ARTICLE 14

 

                                                              SECTION 4

 


     PROOF OF MEDI-CAL ELIGIBILITY AND THE PROVIDER'S RESPONSIBILITY

 

1.        GENERAL

 

This section provides the State Department of Health Services' policy regarding a provider's use of the Medi-Cal eligibility verification process, and the provider's subsequent obligation to render services in accordance with Medi-Cal program requirements.

 

 

ACWDL

95-76

 

2.        BACKGROUND

 

With the implementation of the Benefits Identification Card (BIC), a medical provider may use several access methods to verify a client's eligibility for Medi-Cal.  These include using the on-line Point of Service (POS) device, Claims and Eligibility System and telephone Automated Eligibility Verification System.  Under state law, when a provider elects to verify eligibility by using the BIC (or taking a label or photocopying a paper identification card), the provider has obtained proof of eligibility and thus has agreed to accept the client as a Medi-Cal patient and is bound by the rules and regulations of the Medi-Cal program.

 

 

 

 

 

3.        STATE POLICY

 

If the eligibility verification indicates that the client is eligible to receive the provider's services, the provider cannot then treat the client as a private pay patient because the provider is unwilling to bill the client's insurance, obtain a Treatment Authorization Request or comply with any other program requirement.  In addition, having obtained eligibility verification, the provider cannot bill the client for all or part of the charge of a Medi-Cal covered service except to collect the Medi-Cal co-payments or share-of-cost.  This means Medi-Cal providers may not bill the client for private insurance cost sharing amounts, such as deductibles, coinsurance or co-payments.

 

 

 

 

There are situations when the provider may decline to treat the client as a Medi-Cal patient after requesting eligibility verification.  These situations include:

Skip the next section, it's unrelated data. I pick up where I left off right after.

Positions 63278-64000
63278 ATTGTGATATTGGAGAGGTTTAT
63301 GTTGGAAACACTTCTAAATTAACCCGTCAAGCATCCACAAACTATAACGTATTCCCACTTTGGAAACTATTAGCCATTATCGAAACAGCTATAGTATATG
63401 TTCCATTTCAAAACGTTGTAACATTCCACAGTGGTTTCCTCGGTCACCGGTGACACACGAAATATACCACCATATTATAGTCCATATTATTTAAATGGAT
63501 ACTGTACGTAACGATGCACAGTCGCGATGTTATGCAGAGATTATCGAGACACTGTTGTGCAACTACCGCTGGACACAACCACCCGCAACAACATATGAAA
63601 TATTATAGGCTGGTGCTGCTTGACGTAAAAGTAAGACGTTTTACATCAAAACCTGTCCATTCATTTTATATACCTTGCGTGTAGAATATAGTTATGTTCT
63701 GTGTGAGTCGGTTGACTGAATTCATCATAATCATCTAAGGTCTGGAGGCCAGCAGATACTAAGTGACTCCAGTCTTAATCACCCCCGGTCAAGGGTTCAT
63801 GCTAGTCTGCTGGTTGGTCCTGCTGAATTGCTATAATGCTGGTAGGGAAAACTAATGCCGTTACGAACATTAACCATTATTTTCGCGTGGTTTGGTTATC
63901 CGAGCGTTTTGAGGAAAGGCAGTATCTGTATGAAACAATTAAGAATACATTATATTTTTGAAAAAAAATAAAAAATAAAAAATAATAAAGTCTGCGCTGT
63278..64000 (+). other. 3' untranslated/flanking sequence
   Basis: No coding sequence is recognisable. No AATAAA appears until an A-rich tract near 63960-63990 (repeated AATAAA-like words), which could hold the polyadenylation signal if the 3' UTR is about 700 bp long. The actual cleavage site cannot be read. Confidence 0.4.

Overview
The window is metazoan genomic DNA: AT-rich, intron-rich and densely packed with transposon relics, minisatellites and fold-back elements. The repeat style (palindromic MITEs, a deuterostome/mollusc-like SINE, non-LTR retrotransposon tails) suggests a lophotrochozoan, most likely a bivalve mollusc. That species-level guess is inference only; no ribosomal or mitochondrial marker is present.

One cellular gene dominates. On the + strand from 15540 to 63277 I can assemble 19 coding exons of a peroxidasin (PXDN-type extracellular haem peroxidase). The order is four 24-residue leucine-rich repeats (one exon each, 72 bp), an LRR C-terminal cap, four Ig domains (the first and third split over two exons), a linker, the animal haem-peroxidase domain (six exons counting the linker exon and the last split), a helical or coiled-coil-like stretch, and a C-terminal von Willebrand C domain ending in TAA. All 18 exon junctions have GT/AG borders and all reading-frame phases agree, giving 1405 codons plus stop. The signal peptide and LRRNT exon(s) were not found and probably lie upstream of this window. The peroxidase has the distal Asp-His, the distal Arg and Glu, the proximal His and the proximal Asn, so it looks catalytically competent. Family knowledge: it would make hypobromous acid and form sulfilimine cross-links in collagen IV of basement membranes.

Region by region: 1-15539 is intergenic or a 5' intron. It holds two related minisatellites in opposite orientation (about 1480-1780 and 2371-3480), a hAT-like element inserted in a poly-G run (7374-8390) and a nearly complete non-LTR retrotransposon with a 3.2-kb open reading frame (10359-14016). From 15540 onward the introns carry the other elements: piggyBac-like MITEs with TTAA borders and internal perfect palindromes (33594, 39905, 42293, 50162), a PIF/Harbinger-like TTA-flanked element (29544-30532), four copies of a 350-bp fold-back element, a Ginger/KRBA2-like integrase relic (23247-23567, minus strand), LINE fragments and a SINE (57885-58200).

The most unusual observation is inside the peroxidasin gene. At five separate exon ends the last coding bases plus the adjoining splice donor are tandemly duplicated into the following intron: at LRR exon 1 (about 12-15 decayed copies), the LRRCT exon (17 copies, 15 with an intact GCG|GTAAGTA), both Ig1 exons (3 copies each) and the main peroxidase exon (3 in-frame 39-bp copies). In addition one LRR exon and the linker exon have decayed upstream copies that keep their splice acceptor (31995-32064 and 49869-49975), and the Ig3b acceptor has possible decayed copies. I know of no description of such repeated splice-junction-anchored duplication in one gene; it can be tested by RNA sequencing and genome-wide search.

A.       The client has refused to pay the required share-of-cost.

 

B.       The client has only limited Medi-Cal benefits, preventing the provider from rendering services (e.g., the client is eligible for pregnancy-related services only).

 

 

C.       The client must receive services from a designated health plan either because he/she is enrolled in a Medi-Cal Managed Care Plan or has private insurance through a Health Maintenance Organization or exclusive provider network, and the provider is not a member of the health plan.

 

D.       The provider cannot provide the particular services the client requires.

E.       The client is not eligible for Medi-Cal.

 

F.       The client is not able to present corroborating identification to verify that he/she is the individual to whom the BIC was issued.

 

 

A provider may decline to accept Medi-Cal patients, but must do so before accessing eligibility information, except in the situations noted above.  If a provider is unwilling to accept the beneficiary as a Medi-Cal patient, the provider has no authority to access confidential eligibility information.

 

 

In addition, a provider cannot treat beneficiaries eligible for both Medicare and Medi-Cal as if they were eligible only for Medicare, thereby making the beneficiaries obligated to pay deductibles and coinsurance.  In 1983, United States District Court decision, Samuel v. California Department of Health Services, the court held that because the Department pays the Medicare premium for Medi-Cal beneficiaries, the provider must accept the Medicare eligible's Medi-Cal eligibility.  They cannot bill the beneficiaries for the Medicare coinsurance and deductible amount since state law precludes providers from seeking reimbursement from the beneficiary.

 

 

If a beneficiary is being billed for Medi-Cal covered services, the beneficiary should contact Data Systems' Beneficiary Billing Unit at (916) 636-1980 for assistance.